|Analysing thin section compositions||Beginner|
|An image segmentation example from the
TGS salt detection Kaggle competition
|Seismic inversion on the Volve dataset||Advanced|
Drastic improvements in hardware performance (GPU) enabled wide spread use of Deep Neural Networks (DNN). Combined with the Convolutional Neural Network (CNN) approach, they complement seismic workflows very well; fault detection, time lapse, inversion seismic-log integration, etc.
In application, careful consideration is advised: non transparency (black box), dependence on training data, outcomes being approximations, sometimes artefacts.
However, because of the multilayered architecture, Deep Learning has proven ‘unreasonably effective’, and improved understanding through research (MIT) will enable novel breakthroughs.
|TensorFlow Neural Network||Beginner|
|Deep Learning Specialization||Intermediate|
|Seismic Deep Learning libraries||Advanced|
Understanding what happens in images in crucial in the field of machine vision. This problem is broken up into separate but similar topics, such as classification, localization, object detection, semantic segmentation and image segmentation. Without realizing it, geoscientists face similar challenges. Think first break picking or salt interpretation. One of the workhorses for image segmentation problems is the U-net and to get ahead in the field, or simply grasp what your colleagues have developed for you now, one should really
have a basic understanding of this algorithm. Here are three useful links:
|Convolutional Networks for Biomedical Image Segmentation (video)||Beginner|
|Convolutional Networks for Biomedical Image Segmentation (paper)||Intermediate|
|U-net application fo TGS challenge||Advanced|
There is plenty of online training material on Deep Learning. This week we recommend three sources that are very useful for illustrating the practicalities of Deep Learning. They are real fun to use!
TensorFlow playground (already discussed in a different context) provides simple two-dimensional examples of feed-forward neural networks, mostly for classification, and displays the results in a very useful way for somebody who is new to neural networks.
3D Visualization of a Convolutional Neural Network shows the details of the structure and performance of a simple convolutional neural network applied to the classical MNIST dataset.
GAN Lab explains Generative Adversarial Networks, and it really helps understand the interaction between the Generator and the Discriminator.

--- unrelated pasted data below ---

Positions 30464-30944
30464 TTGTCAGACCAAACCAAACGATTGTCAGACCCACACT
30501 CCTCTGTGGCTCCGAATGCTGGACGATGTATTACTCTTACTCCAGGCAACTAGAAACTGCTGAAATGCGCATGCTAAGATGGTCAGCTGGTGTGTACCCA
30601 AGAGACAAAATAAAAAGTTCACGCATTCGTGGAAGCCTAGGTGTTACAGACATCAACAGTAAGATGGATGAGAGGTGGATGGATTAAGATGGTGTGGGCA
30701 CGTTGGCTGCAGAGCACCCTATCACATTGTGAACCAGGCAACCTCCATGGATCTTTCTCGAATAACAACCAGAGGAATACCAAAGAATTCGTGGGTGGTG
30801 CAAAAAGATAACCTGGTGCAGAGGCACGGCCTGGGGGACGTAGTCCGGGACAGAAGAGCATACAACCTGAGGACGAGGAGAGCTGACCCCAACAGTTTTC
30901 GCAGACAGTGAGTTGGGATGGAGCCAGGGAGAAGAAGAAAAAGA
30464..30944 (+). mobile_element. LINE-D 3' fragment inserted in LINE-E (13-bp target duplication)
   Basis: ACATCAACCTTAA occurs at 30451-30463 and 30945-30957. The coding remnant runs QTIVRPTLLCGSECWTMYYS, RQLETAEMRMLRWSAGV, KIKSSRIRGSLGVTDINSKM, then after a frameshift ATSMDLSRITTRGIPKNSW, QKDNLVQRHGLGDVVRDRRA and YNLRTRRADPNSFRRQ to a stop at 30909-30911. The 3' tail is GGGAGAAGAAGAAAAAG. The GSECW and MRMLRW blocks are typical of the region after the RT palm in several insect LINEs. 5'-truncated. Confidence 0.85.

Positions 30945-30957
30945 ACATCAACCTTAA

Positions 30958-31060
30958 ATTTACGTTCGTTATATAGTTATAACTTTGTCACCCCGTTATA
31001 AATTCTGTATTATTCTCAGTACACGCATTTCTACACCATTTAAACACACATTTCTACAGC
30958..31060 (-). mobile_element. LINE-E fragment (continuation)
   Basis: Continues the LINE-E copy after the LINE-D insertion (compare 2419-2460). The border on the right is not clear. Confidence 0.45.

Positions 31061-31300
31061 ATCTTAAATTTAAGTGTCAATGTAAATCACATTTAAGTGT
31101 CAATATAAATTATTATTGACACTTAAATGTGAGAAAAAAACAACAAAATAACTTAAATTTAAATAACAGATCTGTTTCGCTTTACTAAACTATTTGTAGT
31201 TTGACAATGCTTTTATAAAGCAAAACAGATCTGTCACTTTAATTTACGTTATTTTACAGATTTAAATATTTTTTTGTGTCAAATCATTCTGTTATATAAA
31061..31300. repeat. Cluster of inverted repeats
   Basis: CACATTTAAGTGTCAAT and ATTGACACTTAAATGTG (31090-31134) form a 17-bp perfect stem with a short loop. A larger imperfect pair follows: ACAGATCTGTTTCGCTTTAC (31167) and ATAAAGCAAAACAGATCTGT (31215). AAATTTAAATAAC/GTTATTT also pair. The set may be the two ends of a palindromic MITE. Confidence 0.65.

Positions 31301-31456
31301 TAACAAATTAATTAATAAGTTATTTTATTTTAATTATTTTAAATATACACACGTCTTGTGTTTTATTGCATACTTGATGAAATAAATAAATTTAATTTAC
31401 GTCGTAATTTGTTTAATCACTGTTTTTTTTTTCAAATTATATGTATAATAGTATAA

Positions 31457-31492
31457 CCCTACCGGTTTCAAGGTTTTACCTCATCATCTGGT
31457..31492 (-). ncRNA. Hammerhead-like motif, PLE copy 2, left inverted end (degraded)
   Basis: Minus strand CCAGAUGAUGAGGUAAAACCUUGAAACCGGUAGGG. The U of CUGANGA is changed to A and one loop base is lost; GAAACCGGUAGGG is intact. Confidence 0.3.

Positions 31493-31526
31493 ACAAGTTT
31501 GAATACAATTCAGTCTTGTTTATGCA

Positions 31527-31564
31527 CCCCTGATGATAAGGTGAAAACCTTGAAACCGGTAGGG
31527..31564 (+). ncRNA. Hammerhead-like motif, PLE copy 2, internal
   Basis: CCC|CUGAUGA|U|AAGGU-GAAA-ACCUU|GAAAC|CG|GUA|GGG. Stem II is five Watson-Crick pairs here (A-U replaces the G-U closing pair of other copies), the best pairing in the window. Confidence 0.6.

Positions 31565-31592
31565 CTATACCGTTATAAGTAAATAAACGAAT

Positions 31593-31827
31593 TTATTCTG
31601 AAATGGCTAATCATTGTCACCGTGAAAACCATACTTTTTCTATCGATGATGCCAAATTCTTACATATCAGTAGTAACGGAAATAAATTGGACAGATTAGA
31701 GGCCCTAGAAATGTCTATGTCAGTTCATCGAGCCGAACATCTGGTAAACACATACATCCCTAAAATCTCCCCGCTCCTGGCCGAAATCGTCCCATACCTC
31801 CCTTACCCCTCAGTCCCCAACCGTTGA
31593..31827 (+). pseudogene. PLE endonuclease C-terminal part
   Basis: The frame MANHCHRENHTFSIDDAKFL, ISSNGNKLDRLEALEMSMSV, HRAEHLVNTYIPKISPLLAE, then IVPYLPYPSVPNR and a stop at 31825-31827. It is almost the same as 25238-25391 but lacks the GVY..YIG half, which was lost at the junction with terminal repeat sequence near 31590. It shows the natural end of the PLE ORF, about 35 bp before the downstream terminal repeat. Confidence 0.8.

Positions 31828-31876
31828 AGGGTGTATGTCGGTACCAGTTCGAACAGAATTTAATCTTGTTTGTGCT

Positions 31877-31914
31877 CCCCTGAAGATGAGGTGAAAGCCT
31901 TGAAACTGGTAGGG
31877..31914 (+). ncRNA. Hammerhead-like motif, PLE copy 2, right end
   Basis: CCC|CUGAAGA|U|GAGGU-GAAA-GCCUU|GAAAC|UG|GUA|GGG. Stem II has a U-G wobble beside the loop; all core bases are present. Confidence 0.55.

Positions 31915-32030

|3D Visualization of a Convolutional Neural Network||Intermediate|
|Generative Adversarial Networks||Advanced|
In geoscience, efforts such as the SEG contest on facies prediction have inspired geoscientists to engage in the field of AI and serve as an excellent entry point for machine learning in geoscience.
Currently ongoing, the FORCE machine learning contest on wells and seismic provides a labeled dataset for facies prediction from wireline logs and a seismic dataset for fault detection.
These and other collaborative challenges will help to inspire future geoscientists and breakthrough technologies in applied machine learning for geoscience.
Google – Image classification
Microsoft – Image classification
When you want to step into run your own more domain specific data (e.g. timeseries or multiple attribute data) then many of the ‘AI Platforms’, like Dataiku and DataRobot allow you to register and run free versions. These systems can run ‘code free’, so if you can use excel then should be able to run those.
These are great ways to explore quickly what A.I. can do and see if it might be relevant for you and your data challenges.
The underlying principles of PINNs are detailed in this page.
An example of such a network being to solve the wave equation is illustrated by this paper.
And, for those ready to get your hands dirty, checkout the DeepXDE python library.
In short, interpretability means to determine a representation in terms of human understanding of the results; with few parameters (i.e. linear regression) this is straightforward. At the other end, Deep Neural Networks (DNN) are effective in finding subtle relationships among many features but are hard to interpret.
Recently developed methods to analyze DNN include LIME (Local Interpretable Model-Agnostic Explanations) and DeepLIFT (Deep Learning Important Features)
With using alternatives to DNN, the common belief is that interpretability goes at the expense of accuracy, on which assertion some disagree with.
For more inspiration, make sure to check out First Break's Special Topic "Machine Learning" 2020.
First Break is temporarily offered open access, including technical content and industry news.
More opportunities and news are shared within the A.I. community in LinkedIn: join to hear first-hand about upcoming initiatives and get involved!
Questions? Ideas? You can always reach us at email@example.com